Binance and its CEO Zhao add to the (apparently) never-ending crypto woes.
After the trial and conviction of FTX’s Sam Bankman-fried, crypto enthusiasts thought that all was going to be well with the industry from now on, right? Wrong.
In the latest (and gravest) blow to the embattled crypto industry, the U.S. Department of Justice has brought criminal charges against Binance and its billionaire founder and CEO, Changpeng Zhao.
Zhao pleaded guilty to violating and causing a financial institution to violate the Bank Secrecy Act.
The U.S. DOJ charges Binance of, among other things, of ‘knowingly and willfully’ caused the supply of services to Iran, in breach of U.S. sanctions.
“Binance chief Changpeng Zhao will plead guilty to criminal charges and step down as the company’s CEO as part of a $4.3 billion settlement with the Department of Justice, according to court documents. The plea arrangement with the government resolves a multi-year investigation into the world’s largest crypto exchange.
Zhao and others are charged with violating the Bank Secrecy Act by failing to implement an effective anti-money laundering program and for willfully violating U.S. economic sanctions ‘in a deliberate and calculated effort to profit from the U.S. market without implementing controls required by U.S. law’, according to the Justice Department.”
Binance and its founder were targets of a joint effort by the Department of Justice, the Commodity Futures Trading Commission and the Treasury Department.
“Treasury Secretary Janet Yellen said in a release Tuesday the exchange allowed illicit actors to make more than 100,000 transactions that supported activities like terrorism and illegal narcotics. And it allowed more than 1.5 million virtual currency trades that violated U.S. sanctions.
It also allowed transactions associated with terrorist groups like Hamas’s Al-Qassam Brigades, Palestinian Islamic Jihad, Al Qaeda and ISIS, Yellen said in the release, noting Binance ‘never filed a single suspicious activity report’.”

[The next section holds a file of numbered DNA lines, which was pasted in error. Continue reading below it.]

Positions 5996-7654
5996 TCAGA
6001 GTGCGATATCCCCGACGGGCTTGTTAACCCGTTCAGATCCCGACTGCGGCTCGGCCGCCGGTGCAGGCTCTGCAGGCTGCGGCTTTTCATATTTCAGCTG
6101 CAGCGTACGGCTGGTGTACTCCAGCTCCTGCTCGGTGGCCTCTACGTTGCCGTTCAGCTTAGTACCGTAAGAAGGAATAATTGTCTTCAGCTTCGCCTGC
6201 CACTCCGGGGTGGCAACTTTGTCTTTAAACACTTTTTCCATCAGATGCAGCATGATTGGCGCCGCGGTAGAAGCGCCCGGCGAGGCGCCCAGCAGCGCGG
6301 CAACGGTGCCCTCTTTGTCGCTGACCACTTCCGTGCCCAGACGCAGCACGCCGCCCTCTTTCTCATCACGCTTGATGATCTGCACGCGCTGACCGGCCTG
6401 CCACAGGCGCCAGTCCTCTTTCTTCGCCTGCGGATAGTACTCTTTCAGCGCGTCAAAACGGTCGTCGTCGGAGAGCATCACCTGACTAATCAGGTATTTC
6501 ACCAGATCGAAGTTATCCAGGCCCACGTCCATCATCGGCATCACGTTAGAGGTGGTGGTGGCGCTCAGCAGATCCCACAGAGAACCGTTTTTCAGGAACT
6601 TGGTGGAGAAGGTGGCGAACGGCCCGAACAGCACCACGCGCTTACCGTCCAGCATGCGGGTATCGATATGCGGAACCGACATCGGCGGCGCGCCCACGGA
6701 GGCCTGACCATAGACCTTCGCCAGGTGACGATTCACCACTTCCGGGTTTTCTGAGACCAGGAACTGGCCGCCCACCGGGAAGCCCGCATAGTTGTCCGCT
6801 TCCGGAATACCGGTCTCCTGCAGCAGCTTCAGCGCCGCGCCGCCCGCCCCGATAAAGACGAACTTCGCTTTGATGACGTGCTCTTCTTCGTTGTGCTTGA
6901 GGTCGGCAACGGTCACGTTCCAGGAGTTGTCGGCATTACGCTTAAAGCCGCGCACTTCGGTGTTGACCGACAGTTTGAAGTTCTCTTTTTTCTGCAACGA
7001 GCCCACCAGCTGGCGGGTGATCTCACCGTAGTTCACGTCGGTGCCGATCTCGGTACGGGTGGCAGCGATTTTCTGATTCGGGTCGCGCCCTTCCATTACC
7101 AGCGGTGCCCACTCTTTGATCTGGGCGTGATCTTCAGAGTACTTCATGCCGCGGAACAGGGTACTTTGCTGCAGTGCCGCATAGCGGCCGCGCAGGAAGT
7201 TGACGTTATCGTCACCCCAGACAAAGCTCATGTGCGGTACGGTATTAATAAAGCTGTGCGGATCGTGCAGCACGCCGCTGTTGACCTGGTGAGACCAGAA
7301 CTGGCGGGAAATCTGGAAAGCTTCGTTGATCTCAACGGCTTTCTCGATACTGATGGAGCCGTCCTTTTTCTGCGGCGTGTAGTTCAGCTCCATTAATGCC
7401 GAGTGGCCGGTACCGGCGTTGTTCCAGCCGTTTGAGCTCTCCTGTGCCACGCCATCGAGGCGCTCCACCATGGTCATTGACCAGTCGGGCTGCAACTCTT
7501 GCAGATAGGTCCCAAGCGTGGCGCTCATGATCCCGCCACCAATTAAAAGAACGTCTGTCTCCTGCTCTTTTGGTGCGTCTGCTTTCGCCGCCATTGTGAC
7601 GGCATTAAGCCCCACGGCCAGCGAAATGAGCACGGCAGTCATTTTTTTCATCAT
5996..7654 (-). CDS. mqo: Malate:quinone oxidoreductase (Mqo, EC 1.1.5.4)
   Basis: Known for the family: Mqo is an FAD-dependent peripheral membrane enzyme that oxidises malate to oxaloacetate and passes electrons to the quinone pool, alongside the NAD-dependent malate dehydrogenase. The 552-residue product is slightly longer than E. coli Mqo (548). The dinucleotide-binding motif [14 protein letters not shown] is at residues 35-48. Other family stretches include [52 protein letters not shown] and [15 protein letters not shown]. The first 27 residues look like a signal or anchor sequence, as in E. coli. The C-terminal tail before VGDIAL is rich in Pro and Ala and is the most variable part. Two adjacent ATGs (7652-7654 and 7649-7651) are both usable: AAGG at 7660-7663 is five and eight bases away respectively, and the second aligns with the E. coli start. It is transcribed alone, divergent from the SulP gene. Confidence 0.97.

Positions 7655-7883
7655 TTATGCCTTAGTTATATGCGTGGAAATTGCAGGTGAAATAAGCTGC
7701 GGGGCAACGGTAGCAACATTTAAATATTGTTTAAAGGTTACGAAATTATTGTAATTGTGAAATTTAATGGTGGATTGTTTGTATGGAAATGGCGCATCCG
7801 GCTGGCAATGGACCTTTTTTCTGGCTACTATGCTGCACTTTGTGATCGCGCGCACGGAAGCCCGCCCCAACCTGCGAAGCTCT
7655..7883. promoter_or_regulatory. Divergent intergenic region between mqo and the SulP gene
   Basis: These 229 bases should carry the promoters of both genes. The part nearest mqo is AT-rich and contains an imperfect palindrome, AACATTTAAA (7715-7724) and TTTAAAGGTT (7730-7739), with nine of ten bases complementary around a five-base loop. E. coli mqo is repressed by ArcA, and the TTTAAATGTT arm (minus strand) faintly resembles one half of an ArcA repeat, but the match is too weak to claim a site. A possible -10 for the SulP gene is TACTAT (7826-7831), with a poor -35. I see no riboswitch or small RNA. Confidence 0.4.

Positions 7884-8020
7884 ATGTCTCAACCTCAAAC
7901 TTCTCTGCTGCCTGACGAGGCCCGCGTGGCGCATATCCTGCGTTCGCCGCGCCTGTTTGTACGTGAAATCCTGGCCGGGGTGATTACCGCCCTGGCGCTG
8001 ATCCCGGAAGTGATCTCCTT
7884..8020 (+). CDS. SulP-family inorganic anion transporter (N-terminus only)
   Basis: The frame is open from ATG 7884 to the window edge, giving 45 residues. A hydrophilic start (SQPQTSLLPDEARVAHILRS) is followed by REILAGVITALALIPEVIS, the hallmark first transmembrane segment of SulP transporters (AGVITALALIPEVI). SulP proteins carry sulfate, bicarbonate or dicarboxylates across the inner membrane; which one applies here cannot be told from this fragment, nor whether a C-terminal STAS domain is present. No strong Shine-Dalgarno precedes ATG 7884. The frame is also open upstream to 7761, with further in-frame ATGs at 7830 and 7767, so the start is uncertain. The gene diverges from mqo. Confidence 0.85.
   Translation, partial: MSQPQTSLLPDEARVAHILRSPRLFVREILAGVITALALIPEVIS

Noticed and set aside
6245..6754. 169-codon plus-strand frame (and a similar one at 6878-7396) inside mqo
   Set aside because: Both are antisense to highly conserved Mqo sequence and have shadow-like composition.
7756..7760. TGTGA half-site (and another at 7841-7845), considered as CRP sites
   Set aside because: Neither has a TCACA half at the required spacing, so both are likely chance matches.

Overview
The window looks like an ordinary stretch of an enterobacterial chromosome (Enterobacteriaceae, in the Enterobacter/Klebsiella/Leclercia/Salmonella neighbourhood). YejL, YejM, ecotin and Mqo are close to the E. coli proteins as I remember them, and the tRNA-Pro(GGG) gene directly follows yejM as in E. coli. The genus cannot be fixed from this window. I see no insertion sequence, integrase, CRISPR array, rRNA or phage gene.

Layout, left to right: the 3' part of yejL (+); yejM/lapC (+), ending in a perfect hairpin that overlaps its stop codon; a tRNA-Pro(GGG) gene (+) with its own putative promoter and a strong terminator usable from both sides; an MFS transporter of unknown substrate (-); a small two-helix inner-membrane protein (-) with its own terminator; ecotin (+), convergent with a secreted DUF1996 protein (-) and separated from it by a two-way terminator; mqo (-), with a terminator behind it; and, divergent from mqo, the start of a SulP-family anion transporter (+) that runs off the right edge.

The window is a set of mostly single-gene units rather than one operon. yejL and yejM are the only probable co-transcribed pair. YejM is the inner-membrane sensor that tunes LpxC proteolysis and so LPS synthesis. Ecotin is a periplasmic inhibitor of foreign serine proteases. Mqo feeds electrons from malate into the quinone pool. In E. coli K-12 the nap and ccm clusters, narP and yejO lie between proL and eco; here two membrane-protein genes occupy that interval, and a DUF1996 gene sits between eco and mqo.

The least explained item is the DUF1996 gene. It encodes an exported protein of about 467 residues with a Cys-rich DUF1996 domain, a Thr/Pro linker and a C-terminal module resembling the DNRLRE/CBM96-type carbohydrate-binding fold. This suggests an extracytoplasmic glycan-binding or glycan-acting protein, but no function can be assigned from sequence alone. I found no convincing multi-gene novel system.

Binance faces three criminal charges, including ‘conducting an unlicensed money-transmitting business’, ‘violating the International Emergency Economic Powers Act’, and a conspiracy charge.
It has agreed to forfeit $2.5 billion to the government, as well as to pay a fine of $1.8 billion.
“Binance has been the center of intense regulatory scrutiny over how it operates, with officials in multiple jurisdictions flagging concerns with the company’s gung-ho attitude to launching in certain markets even when it lacks the authority to do so, and allegations of involvement in illicit dealings such as money laundering and securities fraud.”
“The 32-page complaint includes three counts related to money laundering, conducting an unlicensed money-transmitting business, and sanctions violations. It includes wide-ranging allegations of Binance pursuing U.S. customers at the direction of Zhao while not complying with U.S. anti-money laundering and know-your-customer laws, as well as servicing customers in countries with sanctions restrictions, including Iran.”
A software developer for Bloomberg, Zhao went out to take his Binance to heights becoming the world’s largest crypto exchange.
“While Binance has made a public push to come into compliance in recent years, including hiring former Drug Enforcement Agency and Gemini veteran Noah Perlman as chief compliance officer, the exchange has not been able to shed its reputation for skirting the rules.
The Justice Department charges represent a culmination of the company’s failure to change minds in the U.S., and a possible end of its operations in a country increasingly hostile toward crypto.”
Former global head of regional markets, Richard Teng, will take over Binance as CEO, Zhao announced in a tweet on Tuesday.